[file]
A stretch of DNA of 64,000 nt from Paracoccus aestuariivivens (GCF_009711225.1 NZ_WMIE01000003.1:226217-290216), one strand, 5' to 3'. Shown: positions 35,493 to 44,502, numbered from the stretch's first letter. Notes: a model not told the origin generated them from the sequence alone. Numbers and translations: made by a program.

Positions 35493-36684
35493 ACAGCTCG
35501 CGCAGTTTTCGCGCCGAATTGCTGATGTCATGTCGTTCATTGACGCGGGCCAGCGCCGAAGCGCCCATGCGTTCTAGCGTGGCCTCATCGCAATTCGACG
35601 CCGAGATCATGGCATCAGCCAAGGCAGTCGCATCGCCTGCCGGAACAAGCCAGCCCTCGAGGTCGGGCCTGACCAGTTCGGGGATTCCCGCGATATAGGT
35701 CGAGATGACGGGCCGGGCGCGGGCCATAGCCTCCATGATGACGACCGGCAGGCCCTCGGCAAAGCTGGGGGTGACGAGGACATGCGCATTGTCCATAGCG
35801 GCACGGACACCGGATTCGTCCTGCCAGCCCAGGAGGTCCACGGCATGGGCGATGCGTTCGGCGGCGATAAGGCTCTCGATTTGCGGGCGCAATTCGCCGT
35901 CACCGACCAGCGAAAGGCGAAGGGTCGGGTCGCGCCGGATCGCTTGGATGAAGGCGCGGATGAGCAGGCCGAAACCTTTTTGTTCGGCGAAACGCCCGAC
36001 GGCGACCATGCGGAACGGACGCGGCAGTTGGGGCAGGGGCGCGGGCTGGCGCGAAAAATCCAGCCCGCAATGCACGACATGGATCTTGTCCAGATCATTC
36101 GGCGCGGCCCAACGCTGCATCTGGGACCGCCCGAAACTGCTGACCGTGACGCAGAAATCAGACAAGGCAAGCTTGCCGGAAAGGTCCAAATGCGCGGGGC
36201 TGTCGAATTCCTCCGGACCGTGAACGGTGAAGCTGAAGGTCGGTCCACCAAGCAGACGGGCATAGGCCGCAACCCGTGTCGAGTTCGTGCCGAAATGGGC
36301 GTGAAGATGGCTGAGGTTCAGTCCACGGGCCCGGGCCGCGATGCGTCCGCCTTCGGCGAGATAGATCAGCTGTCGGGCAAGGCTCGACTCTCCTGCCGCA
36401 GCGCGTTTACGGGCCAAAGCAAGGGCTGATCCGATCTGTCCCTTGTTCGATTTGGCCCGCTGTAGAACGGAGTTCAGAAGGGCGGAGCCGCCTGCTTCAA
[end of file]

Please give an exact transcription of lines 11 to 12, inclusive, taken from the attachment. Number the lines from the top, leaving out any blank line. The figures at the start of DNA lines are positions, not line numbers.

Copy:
36201 TGTCGAATTCCTCCGGACCGTGAACGGTGAAGCTGAAGGTCGGTCCACCAAGCAGACGGGCATAGGCCGCAACCCGTGTCGAGTTCGTGCCGAAATGGGC
36301 GTGAAGATGGCTGAGGTTCAGTCCACGGGCCCGGGCCGCGATGCGTCCGCCTTCGGCGAGATAGATCAGCTGTCGGGCAAGGCTCGACTCTCCTGCCGCA